Education startup finds success in an unlikely market

Education startup finds success in an unlikely market

Education startup finds success in an unlikely marketWhen friends Paul Kim (29) and Gareth Heuer (27) started and self-funded Qurio, they hoped the web-based assessment tool meant to assist teachers and lecturers carry out assessments, mark tests and homework would be a success.

What they didn’t expect was how well it would do in the SME space as a tool for entrepreneurs to obtain feedback from customers about products or services, or from employees about the work environment.

The start of startup success

Kim who has a background in actuarial science, together with Heuer who has experience in marketing, became entrepreneurs after completing their studies in 2008. They duo says they knew they wanted to build something that would help fix the South African education crisis.

“Gareth and I were both passionate about doing something in education and decided to partner to see what we could come up with,” Kim says, who should have been an actuary had he not been bitten by the startup bug.

After much research, Kim and Heuer spotted a gap in the education testing and assessment arena.

“Aggregating and marking tests and homework is extremely time-consuming and exhaustive; we really wanted to simplify that process,” Kim says.

In 2012 Qurio was officially launched, and is currently based at LaunchLab in Stellenbosch University.

“We want to reduce the time it takes to get results so that more time can be spent taking action on those results”

Teachers or employers can share their unique Qurio code with the respondents via email, SMS, web or social media, allowing them to submit answers via any device with an internet connection.

Changing the way businesses do business

Kim says Quiro is being used by SMEs as a data gathering too as many of them don’t have the budget or necessary personnel or departments to perform this function.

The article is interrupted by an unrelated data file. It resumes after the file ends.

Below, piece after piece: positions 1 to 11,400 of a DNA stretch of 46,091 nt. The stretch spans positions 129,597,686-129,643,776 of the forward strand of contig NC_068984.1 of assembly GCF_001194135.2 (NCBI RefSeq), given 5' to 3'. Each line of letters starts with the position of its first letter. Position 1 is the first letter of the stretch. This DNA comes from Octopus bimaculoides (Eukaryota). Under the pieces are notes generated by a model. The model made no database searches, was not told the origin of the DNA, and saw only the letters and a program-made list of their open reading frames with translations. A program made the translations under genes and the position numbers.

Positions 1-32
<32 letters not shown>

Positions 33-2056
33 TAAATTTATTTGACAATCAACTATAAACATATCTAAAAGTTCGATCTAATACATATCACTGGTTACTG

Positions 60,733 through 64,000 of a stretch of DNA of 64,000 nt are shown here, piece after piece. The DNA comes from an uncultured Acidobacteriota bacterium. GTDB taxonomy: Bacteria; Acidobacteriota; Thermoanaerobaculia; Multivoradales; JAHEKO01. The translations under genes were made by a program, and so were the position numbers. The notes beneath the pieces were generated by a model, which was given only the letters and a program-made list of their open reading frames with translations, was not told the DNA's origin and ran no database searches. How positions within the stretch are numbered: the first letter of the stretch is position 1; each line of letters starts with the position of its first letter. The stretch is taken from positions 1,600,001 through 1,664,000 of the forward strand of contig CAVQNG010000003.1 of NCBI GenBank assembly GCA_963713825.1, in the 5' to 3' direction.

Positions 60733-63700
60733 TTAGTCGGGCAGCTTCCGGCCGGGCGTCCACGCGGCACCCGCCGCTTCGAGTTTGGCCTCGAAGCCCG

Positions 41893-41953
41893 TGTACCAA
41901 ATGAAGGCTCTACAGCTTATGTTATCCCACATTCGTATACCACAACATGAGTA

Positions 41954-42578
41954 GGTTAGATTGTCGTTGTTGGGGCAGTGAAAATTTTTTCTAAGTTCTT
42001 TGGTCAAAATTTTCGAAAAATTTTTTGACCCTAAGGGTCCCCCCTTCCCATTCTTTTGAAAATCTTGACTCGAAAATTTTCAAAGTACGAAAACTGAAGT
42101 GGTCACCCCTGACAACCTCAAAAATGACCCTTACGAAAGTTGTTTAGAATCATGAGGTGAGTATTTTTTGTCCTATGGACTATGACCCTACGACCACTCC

Qurio is not only be simpler, but cost-effective,” he says. The startup was taken off beta early this year and has started earning revenue from around 30 clients, most of which are SME organisations.

Apart from the free monthly account, the site charges between R100 and R500 per month. Each package comes with its own perks, for example educators get 50% off, and the business models come with the option of personalised branding.

“What makes Qurio different to competitors like Survey Monkey and Zoomerang is that we are a local startup, so it’s easier for clients to get in touch with us or for us to customise surveys for them.

“There also isn’t anyone doing anything similar in South Africa.”

Looking ahead Kim says the goal is for Qurio to own the local market and to be the go to platform for organisations and individuals looking to have their their questions answered, from NGOs, enterprises, education institutions, event organisers and media houses.

Qurio aims to change the way and speed with which businesses go from the point of gathering data to the point of making actionable decisions.

“We want to reduce the time it takes to get results so that more time can be spent taking action on those results,” he adds.

Kim’s advice for aspiring entrepreneurs:

  • Let your ideas get attacked by the best guys you know – There are things you can learn before spending lots of time and money on an idea.
  • Don’t take things personally – Ideas are a dime a dozen and they will change over time but make sure you have a business philosophy to contain your ideas in.
  • Ask yourself these questions – How are you going to treat employees, who are you going to raise funds from, what is the importance of profit, why are you going to build a company?
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